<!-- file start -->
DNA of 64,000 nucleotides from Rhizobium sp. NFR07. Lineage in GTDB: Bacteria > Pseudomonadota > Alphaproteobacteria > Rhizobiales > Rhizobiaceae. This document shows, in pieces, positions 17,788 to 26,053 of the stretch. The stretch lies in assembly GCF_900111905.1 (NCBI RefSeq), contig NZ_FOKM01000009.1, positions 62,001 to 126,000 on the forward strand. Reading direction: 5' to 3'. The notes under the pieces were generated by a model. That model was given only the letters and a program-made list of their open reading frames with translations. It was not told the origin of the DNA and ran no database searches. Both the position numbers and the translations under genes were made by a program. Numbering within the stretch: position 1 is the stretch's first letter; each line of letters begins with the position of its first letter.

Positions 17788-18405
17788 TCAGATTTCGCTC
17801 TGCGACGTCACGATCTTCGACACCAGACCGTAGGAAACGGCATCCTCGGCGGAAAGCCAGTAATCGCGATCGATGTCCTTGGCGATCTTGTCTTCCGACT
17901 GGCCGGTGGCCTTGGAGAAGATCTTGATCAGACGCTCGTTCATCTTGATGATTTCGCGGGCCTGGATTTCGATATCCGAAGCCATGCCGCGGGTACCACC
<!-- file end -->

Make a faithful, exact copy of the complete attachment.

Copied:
DNA of 64,000 nucleotides from Rhizobium sp. NFR07. Lineage in GTDB: Bacteria > Pseudomonadota > Alphaproteobacteria > Rhizobiales > Rhizobiaceae. This document shows, in pieces, positions 17,788 to 26,053 of the stretch. The stretch lies in assembly GCF_900111905.1 (NCBI RefSeq), contig NZ_FOKM01000009.1, positions 62,001 to 126,000 on the forward strand. Reading direction: 5' to 3'. The notes under the pieces were generated by a model. That model was given only the letters and a program-made list of their open reading frames with translations. It was not told the origin of the DNA and ran no database searches. Both the position numbers and the translations under genes were made by a program. Numbering within the stretch: position 1 is the stretch's first letter; each line of letters begins with the position of its first letter.

Positions 17788-18405
17788 TCAGATTTCGCTC
17801 TGCGACGTCACGATCTTCGACACCAGACCGTAGGAAACGGCATCCTCGGCGGAAAGCCAGTAATCGCGATCGATGTCCTTGGCGATCTTGTCTTCCGACT
17901 GGCCGGTGGCCTTGGAGAAGATCTTGATCAGACGCTCGTTCATCTTGATGATTTCGCGGGCCTGGATTTCGATATCCGAAGCCATGCCGCGGGTACCACC